Commenting on the study Professor Higgins said: “The high rates of mental health issues in the younger age group are worryingly high, in particular the rates of self-harm, suicide attempts, depression and anxiety. Whilst there has been significant advancement in the civil and legal rights of LGBTI people in Ireland, we need to address the issues many of our younger people face within schools and wider society.”
This was echoed by Odhrán Allen, Director of Mental Health at GLEN, who commissioned the study: “Being LGBTI in itself doesn’t increase the risk of poor mental health. It’s the experience of being bullied, being rejected or being harassed because you are LGBTI that leads to higher levels of self-harm and attempted suicide.”
The report highlights the particular challenges faced by transgender and intersex people. It showed that intersex people had the highest scores for depression, anxiety and stress, followed by transgender and bisexual people.
Professor Higgins and her team also researched public attitudes towards LGBTI people and found that there are still many misunderstandings about gender identity. For example:
- 1 in 3 of the general public do not believe that a young person can know they are LGBTI at the age of 12, yet the most common age LGBTI know is 12
- 1 in 5 believe that being LGBTI is something that you can be convinced to become
- 1 in 5 believe that bisexual people are just confused about their sexual orientation
Former President Dr Mary McAleese officially launched the study, which recommends, among other things, increased public understanding to help change attitudes and behaviour and to recognise that the LGBTI community is a heterogeneous group with diverse needs.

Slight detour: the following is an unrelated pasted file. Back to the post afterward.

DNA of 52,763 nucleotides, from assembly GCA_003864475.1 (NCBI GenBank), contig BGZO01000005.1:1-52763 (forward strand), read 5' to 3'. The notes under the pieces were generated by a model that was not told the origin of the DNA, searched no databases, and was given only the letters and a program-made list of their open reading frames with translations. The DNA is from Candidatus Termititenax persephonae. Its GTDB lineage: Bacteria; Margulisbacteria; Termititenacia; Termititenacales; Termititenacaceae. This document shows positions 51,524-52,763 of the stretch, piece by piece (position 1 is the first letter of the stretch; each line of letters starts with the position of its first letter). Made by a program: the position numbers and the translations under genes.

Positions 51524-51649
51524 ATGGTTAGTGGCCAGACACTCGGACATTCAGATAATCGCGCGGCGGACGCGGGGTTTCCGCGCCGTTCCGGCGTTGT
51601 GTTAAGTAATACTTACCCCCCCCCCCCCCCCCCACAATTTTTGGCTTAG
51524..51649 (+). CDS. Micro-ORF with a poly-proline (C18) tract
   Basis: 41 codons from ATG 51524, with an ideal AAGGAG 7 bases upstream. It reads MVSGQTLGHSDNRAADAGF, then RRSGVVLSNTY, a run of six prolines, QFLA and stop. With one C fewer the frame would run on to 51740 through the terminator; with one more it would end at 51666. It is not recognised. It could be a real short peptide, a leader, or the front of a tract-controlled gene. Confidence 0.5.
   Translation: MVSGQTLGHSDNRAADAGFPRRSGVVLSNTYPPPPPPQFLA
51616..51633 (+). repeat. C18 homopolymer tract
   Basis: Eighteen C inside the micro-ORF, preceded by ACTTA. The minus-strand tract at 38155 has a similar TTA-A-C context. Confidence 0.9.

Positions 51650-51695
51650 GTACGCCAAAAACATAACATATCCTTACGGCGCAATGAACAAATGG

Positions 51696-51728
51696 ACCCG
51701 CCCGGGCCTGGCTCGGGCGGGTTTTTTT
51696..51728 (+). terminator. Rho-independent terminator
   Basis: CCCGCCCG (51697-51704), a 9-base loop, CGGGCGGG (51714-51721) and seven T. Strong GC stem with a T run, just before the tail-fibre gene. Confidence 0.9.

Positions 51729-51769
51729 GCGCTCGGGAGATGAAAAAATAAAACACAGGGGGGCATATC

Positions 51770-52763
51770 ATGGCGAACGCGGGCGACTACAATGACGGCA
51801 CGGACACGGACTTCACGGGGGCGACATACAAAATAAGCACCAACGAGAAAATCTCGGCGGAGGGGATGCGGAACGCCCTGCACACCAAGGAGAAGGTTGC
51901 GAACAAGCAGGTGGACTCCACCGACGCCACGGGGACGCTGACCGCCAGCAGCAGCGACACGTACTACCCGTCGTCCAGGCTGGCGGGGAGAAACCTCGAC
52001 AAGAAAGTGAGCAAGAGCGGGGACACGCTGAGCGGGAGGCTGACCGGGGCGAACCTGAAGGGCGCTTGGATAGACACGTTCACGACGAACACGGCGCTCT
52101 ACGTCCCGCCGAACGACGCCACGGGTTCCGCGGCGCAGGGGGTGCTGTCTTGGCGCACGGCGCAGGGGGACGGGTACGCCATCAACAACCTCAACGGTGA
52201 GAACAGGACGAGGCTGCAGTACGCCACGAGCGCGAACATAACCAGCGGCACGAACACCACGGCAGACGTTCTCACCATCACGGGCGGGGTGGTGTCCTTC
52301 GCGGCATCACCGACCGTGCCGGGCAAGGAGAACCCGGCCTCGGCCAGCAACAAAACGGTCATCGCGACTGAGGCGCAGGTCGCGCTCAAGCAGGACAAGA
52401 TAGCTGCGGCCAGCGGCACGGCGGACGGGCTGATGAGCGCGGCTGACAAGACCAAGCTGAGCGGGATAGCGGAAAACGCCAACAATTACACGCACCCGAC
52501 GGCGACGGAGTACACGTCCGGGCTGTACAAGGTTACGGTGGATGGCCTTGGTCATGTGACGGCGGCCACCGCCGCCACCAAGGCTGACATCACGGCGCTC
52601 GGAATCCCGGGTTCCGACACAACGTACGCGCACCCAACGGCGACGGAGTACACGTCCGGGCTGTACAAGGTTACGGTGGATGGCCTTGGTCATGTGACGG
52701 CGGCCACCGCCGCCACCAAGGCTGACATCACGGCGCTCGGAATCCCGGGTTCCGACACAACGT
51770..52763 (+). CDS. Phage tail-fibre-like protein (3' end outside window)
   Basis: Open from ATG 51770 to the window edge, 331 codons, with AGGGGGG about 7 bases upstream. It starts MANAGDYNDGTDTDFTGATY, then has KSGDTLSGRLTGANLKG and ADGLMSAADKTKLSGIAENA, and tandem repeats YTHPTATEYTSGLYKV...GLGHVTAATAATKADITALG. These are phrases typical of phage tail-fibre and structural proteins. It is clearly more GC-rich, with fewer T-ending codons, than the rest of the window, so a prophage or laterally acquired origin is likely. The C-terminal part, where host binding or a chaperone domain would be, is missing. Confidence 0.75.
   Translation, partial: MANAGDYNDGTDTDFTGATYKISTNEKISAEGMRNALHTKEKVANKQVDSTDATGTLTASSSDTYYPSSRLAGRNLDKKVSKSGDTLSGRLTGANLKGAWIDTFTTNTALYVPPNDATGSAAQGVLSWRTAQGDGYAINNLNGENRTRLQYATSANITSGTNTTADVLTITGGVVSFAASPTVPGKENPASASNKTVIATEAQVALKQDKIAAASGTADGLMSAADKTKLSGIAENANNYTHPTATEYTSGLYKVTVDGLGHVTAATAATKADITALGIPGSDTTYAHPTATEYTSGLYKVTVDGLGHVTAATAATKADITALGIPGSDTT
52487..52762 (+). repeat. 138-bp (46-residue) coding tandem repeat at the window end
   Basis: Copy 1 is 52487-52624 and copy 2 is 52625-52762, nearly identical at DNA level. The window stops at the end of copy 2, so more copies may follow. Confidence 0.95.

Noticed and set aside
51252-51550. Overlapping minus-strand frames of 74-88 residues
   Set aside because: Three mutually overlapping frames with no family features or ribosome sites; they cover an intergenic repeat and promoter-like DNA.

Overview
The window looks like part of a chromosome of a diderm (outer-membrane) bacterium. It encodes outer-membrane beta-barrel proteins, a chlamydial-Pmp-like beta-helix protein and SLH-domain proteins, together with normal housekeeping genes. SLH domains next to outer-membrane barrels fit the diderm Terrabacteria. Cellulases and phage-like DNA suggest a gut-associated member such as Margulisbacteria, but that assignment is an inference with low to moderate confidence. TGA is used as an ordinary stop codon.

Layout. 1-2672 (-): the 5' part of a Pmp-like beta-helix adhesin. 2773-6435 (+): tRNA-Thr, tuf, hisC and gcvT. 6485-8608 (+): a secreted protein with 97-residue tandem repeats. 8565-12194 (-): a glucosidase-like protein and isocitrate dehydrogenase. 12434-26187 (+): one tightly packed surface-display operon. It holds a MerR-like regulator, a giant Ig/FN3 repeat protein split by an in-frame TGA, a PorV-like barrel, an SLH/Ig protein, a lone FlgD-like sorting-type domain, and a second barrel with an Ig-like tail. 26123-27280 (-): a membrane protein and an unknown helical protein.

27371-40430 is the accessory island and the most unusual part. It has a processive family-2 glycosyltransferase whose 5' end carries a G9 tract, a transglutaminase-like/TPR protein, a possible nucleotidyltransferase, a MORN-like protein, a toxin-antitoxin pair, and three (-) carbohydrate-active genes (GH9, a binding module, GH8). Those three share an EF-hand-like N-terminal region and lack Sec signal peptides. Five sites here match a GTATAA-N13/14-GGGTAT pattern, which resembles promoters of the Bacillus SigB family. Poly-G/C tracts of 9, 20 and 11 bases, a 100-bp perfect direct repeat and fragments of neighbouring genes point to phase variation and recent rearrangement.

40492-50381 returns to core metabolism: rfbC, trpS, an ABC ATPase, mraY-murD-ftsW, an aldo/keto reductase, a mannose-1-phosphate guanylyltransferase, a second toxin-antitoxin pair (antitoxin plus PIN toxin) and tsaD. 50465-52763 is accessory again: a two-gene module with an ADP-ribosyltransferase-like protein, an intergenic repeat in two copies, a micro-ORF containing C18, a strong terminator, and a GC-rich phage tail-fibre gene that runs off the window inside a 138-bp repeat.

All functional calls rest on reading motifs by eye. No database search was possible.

ProACT is a competitively funded project under the European Commissions' research and innovation programme, Horizon 2020 (Funded at €4.87m). ProACT (Integrated Technology Ecosystem for ProACTive Patient Centred Care) will address a major EU research priority in personalised healthcare to develop advanced ICT systems and services for Integrated Care.
This programme is offered to Nurses who:
· are registered on the General Division of the Register of Nurses (or those eligible for registration) held by An Bord Altranais agus Cnáimhseachais na hÉireann
· have a minimum of six months’ post registration experience
· are accepted by The University of Dublin,Trinity College, the Hospitals’ academic partner
Application forms for the September 2016 Midwifery Education Programme can be obtained from Ms. Margaret Campion, Administrative Assistant, School of Midwifery, The Rotunda Hospital, Dublin 1. Tel: 01 8176883, Email: email@example.com, www.rotunda.ie
Jacqueline Whelan, Assistant Professor of Nursing has been invited to serve as a member of the International Planning Committee for the First Global Human Caring Conference- CHINA; Dates are October 14 - 16, 2016. This 2-day, first of its kind conference in China, will provide personal/professional intellectual, spiritual teaching-learning opportunities – addressing universals of human caring-healing, within the context of ancient and contemporary healing arts from East to West - Soul and Science - all which converge in Caring Science. Information available - https://www.watsoncaringscience.org/event-registration/?ee=101
Junior Sopister General Nursing Student Ms Eniola Naheemat Oladiti has been awarded 3rd Prize in the EisnerAmper Ireland Summer Blog Challenge for her Blog describing her summer work experience in Thailand at Mutmandekan orphanage for children with intellectual disability and at the Healing Family organisation which provides a day service for adults with intellectual disability.
Extracts from the winning blogs can be found at http://www.tcd.ie/Careers/students/advice/student_stories.php#reflections
Eniola’s travel and accommodation expenses were covered by a grant from EIL, an Irish not for profit organisation supporting local projects across the world. EIL Volunteer Abroad programme involves living, working and making a difference in a local community while learning about a new culture and gaining a new perspective on global and development issues.
Ms Sylvia Huntley-Moore (Director Staff Education & Development), Eniola Naheemat Oladiti (3rd prize, General Nursing), Sarah Downey (Recruitment & Resourcing Executive, EisnerAmper Ireland – sponsors of competition)